UK's Osborne to unveil future of state-controlled banks
By David Milliken and Matt Scuffham
LONDON (Reuters) - The fate of Britain's two state-controlled banks will become clearer on Wednesday, when finance minister George Osborne is likely to start the clock ticking for the sale of the government's stakes.
But while Osborne will attempt to point to a healthier future for Britain's economy and banking sector in his annual speech to financiers in the evening, reminders of recent troubles will not be far away.
An influential panel of legislators called for new laws on Wednesday to make it easier to jail reckless bankers. Speaking alongside Osborne will be Bank of England Governor Mervyn King, whose disdain for investment banking is clear.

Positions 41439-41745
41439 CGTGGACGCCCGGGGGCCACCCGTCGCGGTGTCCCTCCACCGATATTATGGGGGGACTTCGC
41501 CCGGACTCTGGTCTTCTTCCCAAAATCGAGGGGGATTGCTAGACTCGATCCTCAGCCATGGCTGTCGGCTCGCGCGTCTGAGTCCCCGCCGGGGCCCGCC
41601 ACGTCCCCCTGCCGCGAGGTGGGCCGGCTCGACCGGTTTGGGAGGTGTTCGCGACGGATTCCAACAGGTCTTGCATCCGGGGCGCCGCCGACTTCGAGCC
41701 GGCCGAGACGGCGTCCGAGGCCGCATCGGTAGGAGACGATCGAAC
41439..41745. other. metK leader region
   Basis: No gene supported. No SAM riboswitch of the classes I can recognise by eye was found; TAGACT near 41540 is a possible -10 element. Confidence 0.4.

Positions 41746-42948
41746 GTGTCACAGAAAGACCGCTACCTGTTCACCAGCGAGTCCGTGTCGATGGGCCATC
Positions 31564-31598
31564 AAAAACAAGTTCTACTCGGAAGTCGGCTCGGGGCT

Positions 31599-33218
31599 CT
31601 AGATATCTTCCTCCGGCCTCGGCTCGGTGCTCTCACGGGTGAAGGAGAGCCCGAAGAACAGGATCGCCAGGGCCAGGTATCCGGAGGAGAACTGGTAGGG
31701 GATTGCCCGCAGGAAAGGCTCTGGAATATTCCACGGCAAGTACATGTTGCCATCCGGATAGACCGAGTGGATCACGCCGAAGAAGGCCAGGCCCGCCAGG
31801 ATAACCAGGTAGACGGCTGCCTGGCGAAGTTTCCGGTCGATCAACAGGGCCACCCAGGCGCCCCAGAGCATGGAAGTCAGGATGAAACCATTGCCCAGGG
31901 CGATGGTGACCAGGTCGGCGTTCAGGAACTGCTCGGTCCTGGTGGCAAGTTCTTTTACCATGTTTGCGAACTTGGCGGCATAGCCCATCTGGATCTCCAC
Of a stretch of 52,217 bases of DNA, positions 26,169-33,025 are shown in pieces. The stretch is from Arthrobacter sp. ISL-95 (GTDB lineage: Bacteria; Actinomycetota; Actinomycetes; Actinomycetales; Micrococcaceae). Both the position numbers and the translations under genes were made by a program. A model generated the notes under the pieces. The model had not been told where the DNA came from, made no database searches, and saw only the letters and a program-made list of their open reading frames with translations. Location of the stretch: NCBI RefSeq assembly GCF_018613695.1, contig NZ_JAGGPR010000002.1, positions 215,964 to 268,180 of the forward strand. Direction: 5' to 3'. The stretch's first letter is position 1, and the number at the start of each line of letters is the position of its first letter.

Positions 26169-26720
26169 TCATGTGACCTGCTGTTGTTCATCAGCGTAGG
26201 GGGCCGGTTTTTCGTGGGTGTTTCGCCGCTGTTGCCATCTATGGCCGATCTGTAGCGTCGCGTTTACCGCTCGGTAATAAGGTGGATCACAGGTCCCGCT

Moreover, although Britain's economic recovery looks to be on a firmer footing than a few months ago, it is still sluggish and vulnerable to a global slowdown, and would benefit from a banking industry better-placed to support business investment.
Britain's previous Labour administration pumped 66 billion pounds ($103 billion) of public money into Royal Bank of Scotland (RBS.L: Quote) and Lloyds Banking Group (LLOY.L: Quote) in 2008 to save them from collapse at the height of the global financial crisis.
Osborne's Conservative-led government has pledged to return them to the private sector, but has not set a date - something which should change later on Wednesday when he speaks at Mansion House, the Lord Mayor of London's grand official residence.
Osborne said in a radio interview on Tuesday that he would announce "exactly what we intend to do both in the Royal Bank of Scotland and in Lloyds" in the speech.
But he left himself plenty of wiggle room on the precise timing, noting that the exact dates of the stake sales would depend on market conditions. Continued...